As an evolving species, my guess is the way to “I’m OK, You’re OK” must first go through “I’m an Idiot, You’re an Idiot.” The first step is to admit there’s a problem. That requires listening to one another. Arguably the hardest thing to do.

What New Hampshire Voters Really Said

What a kerfuffle!

The press anoints Obama in Iowa, then gets caught smirking by the re-ascendance of Queen Hillary in New Hampshire. Is the press getting its come-upance?

That’s the story if you watch John Stewart lampooning Wolf Blitzer, Lou Dobbs and any network besides Comedy Central.

That’s also how Daniel Henninger’s Wall Street Journal article “Thomas E. Obama" sees it, invoking the flawed announcement of Dewey’s supposed defeat of Truman:

Here’s a simple explanation for what happened in New Hampshire. In the 96 hours between Thursday’s victory by Barack Obama in Iowa and Tuesday morning, enough election output poured over voters to fill the entire Truman-Dewey campaign of 1948. This thunder said: Barack Obama is the party nominee, a new era has dawned on American politics and the election is now about "change." Like Dewey, he can’t lose. New Hampshirites did what normal people do. They pushed back.

Lesson learned: In elections yet to come in the Internet Age, it will be the habit of the media to overdo it. As is their wont, the voters will undo it.

But the “voters revolt” theme has one big flaw: the polls blew only the Democratic primary—they nailed the GOP results. Did only Democrats revolt?

What about New Hampshire residents’ preferred view—their streak of stubborn independence (“we’re not gonna let a bunch of corn farmers tell us how to think”)? But that requires us to believe that all voters lied to the pollsters. Like most conspiracy theories, this one overstates humans’ ability to organize.

Let’s throw three other factors into the hopper.

One is race.

And if your nose just crinkled in a scowl at the above line, then you must go read a most thoughtful article by Shelby Steele (in Time magazine, of all places) called The Identity Card.

It deftly explains why white and black America alike are ensnared by wishes and denials about race—and how Obama is a lightning rod for all who hope we have transcended it. A good example could be seen on George Stephanopoulos’ ABC News roundtable Sunday: George introduced the race hypothesis, then instantly led the rush to distance himself from the idea—closely followed by everyone on his roundtable but Claire Shipman.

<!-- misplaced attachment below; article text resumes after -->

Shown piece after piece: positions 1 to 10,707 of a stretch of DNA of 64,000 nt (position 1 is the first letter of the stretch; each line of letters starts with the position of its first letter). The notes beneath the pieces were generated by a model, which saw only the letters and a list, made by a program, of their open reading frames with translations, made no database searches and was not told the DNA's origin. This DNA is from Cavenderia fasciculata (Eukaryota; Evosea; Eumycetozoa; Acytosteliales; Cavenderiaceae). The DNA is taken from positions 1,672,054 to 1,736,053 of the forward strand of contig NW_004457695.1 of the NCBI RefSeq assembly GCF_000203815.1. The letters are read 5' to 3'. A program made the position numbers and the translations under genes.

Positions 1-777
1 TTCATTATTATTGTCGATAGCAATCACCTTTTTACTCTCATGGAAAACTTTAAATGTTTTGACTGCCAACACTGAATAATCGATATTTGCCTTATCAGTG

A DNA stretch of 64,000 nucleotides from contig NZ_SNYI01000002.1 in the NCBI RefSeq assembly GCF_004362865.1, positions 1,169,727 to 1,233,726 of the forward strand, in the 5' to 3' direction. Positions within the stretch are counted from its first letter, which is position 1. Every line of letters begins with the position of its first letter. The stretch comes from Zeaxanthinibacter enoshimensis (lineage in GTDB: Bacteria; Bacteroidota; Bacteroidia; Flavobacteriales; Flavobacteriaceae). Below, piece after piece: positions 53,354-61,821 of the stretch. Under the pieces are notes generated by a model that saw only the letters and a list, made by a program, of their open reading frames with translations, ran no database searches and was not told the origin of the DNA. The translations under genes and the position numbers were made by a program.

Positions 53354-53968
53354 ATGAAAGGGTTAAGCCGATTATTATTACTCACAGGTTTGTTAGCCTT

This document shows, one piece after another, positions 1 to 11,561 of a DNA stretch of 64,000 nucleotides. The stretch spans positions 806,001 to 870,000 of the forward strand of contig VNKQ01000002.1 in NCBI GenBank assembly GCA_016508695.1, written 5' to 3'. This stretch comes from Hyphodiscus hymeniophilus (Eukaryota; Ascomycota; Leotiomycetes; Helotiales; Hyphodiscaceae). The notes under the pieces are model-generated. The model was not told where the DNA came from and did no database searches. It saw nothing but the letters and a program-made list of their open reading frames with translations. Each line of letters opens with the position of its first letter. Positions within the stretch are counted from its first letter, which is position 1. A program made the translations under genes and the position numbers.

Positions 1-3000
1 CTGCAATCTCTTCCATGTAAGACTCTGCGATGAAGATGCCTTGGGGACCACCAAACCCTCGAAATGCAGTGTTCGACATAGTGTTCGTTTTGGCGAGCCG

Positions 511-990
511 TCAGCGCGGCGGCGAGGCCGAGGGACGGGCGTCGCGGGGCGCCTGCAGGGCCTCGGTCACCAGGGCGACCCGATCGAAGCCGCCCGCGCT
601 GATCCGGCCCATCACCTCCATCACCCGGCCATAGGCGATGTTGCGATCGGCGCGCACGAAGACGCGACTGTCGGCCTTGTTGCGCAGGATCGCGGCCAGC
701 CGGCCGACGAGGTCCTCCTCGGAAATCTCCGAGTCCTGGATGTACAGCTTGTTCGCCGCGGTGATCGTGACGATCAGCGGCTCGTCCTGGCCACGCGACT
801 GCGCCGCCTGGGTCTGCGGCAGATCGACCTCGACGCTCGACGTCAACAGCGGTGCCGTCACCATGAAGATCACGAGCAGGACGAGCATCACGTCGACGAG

I don’t know how race may have affected the vote—I’m just suspicious of the rush to deny its relevance. Race is, simply, omnipresent in America. The wishful rush to deny it is understandable, but suspicious of itself.

The second factor is Hillary’s “crying.” Maureen Dowd, Gloria Steinem, the Republicans—everyone piled on immediately, staking out positions on gender, emotion, power, class.

And everyone’s theory probably differed a bit from your own, personal, immediate reaction. Instantly, the pundits were telling you what to think about something very personal—not just a vote, but a feeling—and how it explained you politically.

Now add the third factor—what I’ll call the Personal Heisenberg Principle. In physics, at a subatomic level, the act of measuring something can actually affect the measurement itself. At a human level—the same.

It’s one thing to tell me who everyone else is voting for. Annoying? Maybe. But it’s not particularly personal.

But mix in the personal. Throw in race and gender; tell people how they should feel about each.

Tell them publicly, statistically, with rhetorical flourish, from the anchorman’s desk, hours before going to the polls, that their innermost psyches are predictable, categorizable, and easy to segment int politically predefined categories. All the while claiming it’s about “change” and “experience.”

It’s one thing to tell me I’m going to vote like people in another state. It’s another to claim to objectively predict my innermost feelings, unclear even to myself, about some of the more complex issues in society today—like race and gender.

Which, of course, were only on display in the Democratic primary.

I know it’d irk me. I’d go and vote for—for—well, the opposite of whatever they told me I was going to vote for. Just to piss ‘em off.

When you pretend to know me, and you don’t—I don’t trust you.

Take that—all y’all. That’s what the voters were saying.

At least, I think so.